One of three homicides in King County is a domestic violence crime, and an estimated 50,000 incidents of domestic violence are reported each year throughout the state. As many as 60,000 children in King County are exposed to domestic violence in their homes.
I am committed to combating domestic violence by aggressively prosecuting felony and misdemeanor DV offenders and by supporting DV advocacy for victims. I am a co-convener of the Domestic Violence Initiative (DVI), a multi-disciplinary task force dedicated to improving our region’s response to domestic violence.
Working with former Attorney General Rob McKenna and former King County Prosecuting Attorney Norm Maleng, I helped convince the Washington State legislature to adopt a new law that expands second degree assault to include strangulation. Prior to this change in the law, prosecutors often had no choice but to resolve strangulation cases as misdemeanors because the offender often caused no lasting harm and left few marks or injuries, even though the victim’s life was clearly threatened.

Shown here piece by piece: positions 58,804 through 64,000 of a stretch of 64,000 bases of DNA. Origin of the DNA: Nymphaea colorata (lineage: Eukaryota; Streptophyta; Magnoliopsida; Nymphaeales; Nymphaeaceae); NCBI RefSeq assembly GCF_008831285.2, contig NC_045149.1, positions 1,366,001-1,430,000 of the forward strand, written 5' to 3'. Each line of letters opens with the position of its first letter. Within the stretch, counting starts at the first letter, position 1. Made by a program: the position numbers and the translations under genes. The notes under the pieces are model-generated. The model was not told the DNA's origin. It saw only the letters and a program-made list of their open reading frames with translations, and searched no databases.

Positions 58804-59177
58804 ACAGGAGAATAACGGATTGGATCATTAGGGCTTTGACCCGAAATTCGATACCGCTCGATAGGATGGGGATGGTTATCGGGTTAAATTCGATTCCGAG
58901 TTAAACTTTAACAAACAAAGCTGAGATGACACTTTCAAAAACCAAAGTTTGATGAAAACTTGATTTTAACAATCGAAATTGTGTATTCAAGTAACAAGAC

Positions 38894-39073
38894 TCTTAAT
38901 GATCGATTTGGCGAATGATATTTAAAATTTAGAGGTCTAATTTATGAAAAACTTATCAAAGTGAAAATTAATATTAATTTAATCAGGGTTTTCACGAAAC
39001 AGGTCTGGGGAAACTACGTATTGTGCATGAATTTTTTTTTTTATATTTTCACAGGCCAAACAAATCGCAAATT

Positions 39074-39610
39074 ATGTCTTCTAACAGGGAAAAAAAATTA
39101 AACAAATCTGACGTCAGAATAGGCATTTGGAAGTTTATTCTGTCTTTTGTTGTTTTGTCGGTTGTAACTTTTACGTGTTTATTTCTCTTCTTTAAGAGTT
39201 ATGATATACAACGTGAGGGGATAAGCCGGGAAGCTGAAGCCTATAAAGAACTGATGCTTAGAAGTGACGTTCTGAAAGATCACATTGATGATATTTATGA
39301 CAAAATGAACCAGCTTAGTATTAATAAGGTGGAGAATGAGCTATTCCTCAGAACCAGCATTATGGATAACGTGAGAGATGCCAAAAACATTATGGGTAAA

Working with the Washington Association of Prosecuting Attorneys we have changed the way in which repeat domestic violence abusers are sentenced based upon their misdemeanor criminal history of abuse. We also have created a new stalking protection order, signaling to law enforcement and the public that although rare, cases of true stalking are extremely serious.
Working with the Seattle City Attorney’s Office I have launched an innovative program where the King County Prosecuting Attorney’s Office sites a part-time felony DV Deputy Prosecuting Attorney at the City Attorney’s Office to review all of the city’s misdemeanor DV cases for potential felony charges. Many defendants who have cases pending in Seattle Municipal Court also have pending felony DV cases or are on probation for previous DV convictions. Having a felony DV prosecutor review city misdemeanor cases improves case development and helps identify and hold serial DV offenders accountable. This program was so successful that we replicated this program in South King County in 2010.
I have also increased staffing and capacity of the Protection Order Program at King County Courthouse and the Maleng Regional Justice Center, and our office is close to launching a new website that will allow victims to complete applications for protection orders online.